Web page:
Perhaps this opinion is wrong, and things will turn out well. Let’s hope that will happen. But if not, and there are indeed good reasons to worry, what are some of the things that could go wrong with turning over approximately one fifth of Canada to a few poorly qualified people – no matter how good the intentions of everyone concerned?

One is the possibility that those few people chosen to govern will fall under the influence of external or internal forces that are attracted to Nunavut’s vast natural resources potential, or geopolitical importance. China and Russia, for example. Both are intensely interested in the Arctic. It should be remembered that Nunavut borders on Russia. In fact, some of that northern Russian territory formerly belonged to China (and China hasn’t forgotten). How this will play out in the future is anybody’s guess. But is a tiny, poorly educated governing class able to resist strong forces from the outside? Will these weaknesses cause problems for Canada down the road? Will the weak Nunavut leadership be tempted by clever offers from China that would compromise national security? How will the United States react if they conclude that decisions made in Nunavut are putting their security at risk?

We remember Canada’s embarrassment when Quebec attempted to assert itself on the world stage by attempting to treat independently with France. If China or Russia was determined to make trouble, those embarrassing incidents might look trivial in comparison. Another possible problem is internal. So far, Inuit have not adopted the more aggressive indigenous politics of many of the southern indigenous groups. The semi-separatist “nation to nation” and pan-indigenous ideologies haven’t had much appeal. However, it might be only a matter of time before this type of quasi-independence philosophy- with its “settler anti-colonialism” rhetoric takes hold. Could this be a potential problem for Canada, particularly if foreign actors, like China and Russia insidiously insert themselves as they are almost certain to do? Another possibility – in fact a probability – is that southerners will assume all of the important positions while local Inuit will remain unemployed, or occupy only token positions, and perform token jobs. The increased revenue from exploitation of the natural resources might well make the chronic dependency that now has deep roots even worse.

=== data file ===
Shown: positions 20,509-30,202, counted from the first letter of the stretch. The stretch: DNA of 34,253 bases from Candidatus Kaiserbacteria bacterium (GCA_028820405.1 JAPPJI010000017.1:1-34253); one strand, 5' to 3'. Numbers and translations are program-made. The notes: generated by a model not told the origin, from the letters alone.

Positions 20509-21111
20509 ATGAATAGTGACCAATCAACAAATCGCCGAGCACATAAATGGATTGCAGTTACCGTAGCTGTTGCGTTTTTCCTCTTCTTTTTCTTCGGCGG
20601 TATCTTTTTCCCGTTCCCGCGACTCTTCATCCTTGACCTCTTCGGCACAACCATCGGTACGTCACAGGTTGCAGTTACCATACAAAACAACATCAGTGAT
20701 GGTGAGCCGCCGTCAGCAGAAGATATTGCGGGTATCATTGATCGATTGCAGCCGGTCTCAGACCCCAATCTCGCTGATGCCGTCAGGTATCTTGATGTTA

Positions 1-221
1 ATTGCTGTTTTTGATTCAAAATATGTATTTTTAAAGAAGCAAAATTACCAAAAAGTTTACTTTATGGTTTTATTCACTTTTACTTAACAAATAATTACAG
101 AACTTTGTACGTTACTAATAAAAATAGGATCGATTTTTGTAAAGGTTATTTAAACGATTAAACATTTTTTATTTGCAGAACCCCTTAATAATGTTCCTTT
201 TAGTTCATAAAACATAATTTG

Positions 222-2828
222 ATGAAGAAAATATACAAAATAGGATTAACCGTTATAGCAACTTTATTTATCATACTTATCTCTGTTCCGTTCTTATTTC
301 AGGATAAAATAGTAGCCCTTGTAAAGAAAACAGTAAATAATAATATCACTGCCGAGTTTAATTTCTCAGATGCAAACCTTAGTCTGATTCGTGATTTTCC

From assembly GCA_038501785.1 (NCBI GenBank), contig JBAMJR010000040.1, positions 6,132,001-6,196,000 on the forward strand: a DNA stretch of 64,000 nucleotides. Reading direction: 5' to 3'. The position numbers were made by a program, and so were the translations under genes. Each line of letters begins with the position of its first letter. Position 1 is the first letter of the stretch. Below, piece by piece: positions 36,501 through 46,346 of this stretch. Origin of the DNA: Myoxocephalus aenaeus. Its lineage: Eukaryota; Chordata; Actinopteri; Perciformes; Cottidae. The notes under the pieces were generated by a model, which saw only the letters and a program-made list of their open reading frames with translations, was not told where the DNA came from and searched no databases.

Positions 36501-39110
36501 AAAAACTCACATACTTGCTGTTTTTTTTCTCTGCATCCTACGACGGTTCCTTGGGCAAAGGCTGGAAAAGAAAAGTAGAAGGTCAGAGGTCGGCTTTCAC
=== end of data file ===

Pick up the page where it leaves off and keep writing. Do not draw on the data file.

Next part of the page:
These are a few only of the many concerns that come to mind. It is not clear that this consequential devolution has been well thought out.

The Nunavut devolution is mainly an exercise in virtue signaling by the current federal government.  It is consistent with their indigenous policy, since taking power in 2015, of massively increasing the money flow into uneconomic indigenous communities, while supporting the quasi-independence “nation to nation” plan of indigenous activists. While this policy has made a privileged few wealthy there is no evidence that it has improved the lives of ordinary indigenous people. In fact, I would argue that it has increased indigenous dependency, and increased indigenous expectations to an unrealistic level, while fuelling indigenous resentment and separatist forces.

The Nunavut devolution appears destined to do the same. Revenue from natural resources will basically be turned into more welfare cheques. The stark truth is that with the Nunavut devolution the current government has created another giant Indian reserve.

The deal has been done. We wish the people of Nunavut the best, and hope that none of these fears come to pass.

But we should keep a close eye on Nunavut – just in case they do.

 

Brian Giesbrecht, retired judge, is a Senior Fellow at the Frontier Centre for Public Policy